Exploring how Men with Children Experience Bi-directional Intimate Partner Aggression (IPA) and Help-seeking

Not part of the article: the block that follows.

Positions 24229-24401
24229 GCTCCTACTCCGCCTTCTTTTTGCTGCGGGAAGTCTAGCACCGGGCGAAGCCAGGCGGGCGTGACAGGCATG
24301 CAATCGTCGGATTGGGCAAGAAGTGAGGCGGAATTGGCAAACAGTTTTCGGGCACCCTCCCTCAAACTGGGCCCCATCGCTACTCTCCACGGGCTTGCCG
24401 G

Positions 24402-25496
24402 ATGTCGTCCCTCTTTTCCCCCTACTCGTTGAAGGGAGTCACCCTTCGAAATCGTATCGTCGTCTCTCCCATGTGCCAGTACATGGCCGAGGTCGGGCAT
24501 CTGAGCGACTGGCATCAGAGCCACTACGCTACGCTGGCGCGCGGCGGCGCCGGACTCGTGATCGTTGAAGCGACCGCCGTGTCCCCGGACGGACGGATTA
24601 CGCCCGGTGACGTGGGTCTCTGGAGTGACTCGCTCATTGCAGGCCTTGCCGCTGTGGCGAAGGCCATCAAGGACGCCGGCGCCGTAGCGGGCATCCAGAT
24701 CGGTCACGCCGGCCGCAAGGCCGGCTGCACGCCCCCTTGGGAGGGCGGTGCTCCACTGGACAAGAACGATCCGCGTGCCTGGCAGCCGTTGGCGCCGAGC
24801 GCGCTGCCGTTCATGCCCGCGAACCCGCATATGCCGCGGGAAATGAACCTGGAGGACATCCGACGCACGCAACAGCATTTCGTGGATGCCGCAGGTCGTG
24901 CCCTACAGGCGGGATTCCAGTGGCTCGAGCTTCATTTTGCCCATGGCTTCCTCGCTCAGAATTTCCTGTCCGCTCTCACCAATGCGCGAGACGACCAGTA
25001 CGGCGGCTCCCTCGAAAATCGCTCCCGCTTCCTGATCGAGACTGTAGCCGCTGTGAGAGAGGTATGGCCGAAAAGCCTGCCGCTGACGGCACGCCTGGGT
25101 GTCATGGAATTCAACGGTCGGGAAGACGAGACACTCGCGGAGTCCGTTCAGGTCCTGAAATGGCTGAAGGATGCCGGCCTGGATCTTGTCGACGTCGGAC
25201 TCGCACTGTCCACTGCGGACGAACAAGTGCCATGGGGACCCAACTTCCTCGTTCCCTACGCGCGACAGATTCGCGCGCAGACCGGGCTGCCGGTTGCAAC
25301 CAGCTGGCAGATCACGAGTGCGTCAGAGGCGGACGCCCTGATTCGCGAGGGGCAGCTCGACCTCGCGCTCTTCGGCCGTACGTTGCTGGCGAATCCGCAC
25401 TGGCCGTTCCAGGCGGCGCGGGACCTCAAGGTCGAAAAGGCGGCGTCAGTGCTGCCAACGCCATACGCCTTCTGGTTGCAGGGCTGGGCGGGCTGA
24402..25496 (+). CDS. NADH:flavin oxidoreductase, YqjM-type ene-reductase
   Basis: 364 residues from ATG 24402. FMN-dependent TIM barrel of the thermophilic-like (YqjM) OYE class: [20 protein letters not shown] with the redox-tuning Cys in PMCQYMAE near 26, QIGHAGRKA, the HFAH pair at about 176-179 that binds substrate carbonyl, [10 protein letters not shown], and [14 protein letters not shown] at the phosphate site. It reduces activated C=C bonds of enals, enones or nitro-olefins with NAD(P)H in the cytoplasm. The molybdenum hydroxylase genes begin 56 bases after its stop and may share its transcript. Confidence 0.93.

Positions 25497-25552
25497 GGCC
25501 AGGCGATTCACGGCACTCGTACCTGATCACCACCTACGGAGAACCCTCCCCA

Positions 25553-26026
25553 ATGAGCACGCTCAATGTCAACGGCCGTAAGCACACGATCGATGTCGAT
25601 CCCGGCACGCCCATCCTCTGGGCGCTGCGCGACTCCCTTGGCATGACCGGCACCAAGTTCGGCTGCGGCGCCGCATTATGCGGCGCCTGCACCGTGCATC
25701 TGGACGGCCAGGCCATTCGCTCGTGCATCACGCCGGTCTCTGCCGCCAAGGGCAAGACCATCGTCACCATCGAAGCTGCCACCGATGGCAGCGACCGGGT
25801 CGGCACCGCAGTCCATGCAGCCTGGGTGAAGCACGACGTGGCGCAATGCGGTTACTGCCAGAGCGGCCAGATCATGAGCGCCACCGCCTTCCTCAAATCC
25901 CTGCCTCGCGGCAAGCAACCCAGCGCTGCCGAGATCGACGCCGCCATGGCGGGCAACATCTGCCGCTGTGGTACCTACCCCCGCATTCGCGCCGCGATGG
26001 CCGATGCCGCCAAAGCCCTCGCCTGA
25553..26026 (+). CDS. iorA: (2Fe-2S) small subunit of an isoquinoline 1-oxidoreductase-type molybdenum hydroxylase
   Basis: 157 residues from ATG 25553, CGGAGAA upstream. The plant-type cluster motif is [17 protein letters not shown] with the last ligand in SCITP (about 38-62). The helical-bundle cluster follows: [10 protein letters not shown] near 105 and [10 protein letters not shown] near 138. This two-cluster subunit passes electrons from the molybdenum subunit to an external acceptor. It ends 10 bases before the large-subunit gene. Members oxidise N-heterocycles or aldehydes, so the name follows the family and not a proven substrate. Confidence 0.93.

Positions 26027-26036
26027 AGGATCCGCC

This qualitative study investigated how men who lived with their female partner and children experienced bi-directional intimate partner aggression (IPA) and help-seeking in their relationships in Aotearoa New Zealand (NZ). Semi structured interviews with 13 men who had disclosed living with bi-directional IPA were analysed by taking an inductive, semantic, and realist/essentialist approach to reflexive thematic analysis. Five themes were identified that related to the men’s experiences of IPA and help-seeking. The first theme identified the cycle of bi-directional aggression and comprised four subthemes: 1) unstable relationship foundations, 2) the build-up, 3) caught up in the challenge, and 4) point of de-escalation. Second, the impact of gender roles on bi-directional aggression was identified and comprised three subthemes: 1) gendered norms shape men’s aggression, 2) response to incongruence in gender roles, and 3) female resourcefulness. The third theme described how the maintenance of the abusive relationship was enabled and consisted of four subthemes: 1) misinformed perspective of IPA, 2) denial and normalisation of IPA, 3) attachment to children kept men stuck, and 4) barriers to accessing services. The multi-layered impact of the abusive relationship was described in the fourth theme and comprised three subthemes: 1) negative psychological impact on men, 2) awareness of impact on partner, and 3) children caught in the crossfire. The power of positive help-seeking was identified in the final theme which comprised two subthemes: 1) facilitators to seeking help, and 2) making positive changes. Collectively the findings show how bi-directional aggression perpetuates over time and how the lack of individual and professional understanding can impact men’s help-seeking and maintenance of the aggression. The need for research, policy, and practice to address this common form of IPA is discussed, specifically with regards to how society conceptualises IPA and the importance of providing education on the nature of bi-directional aggression.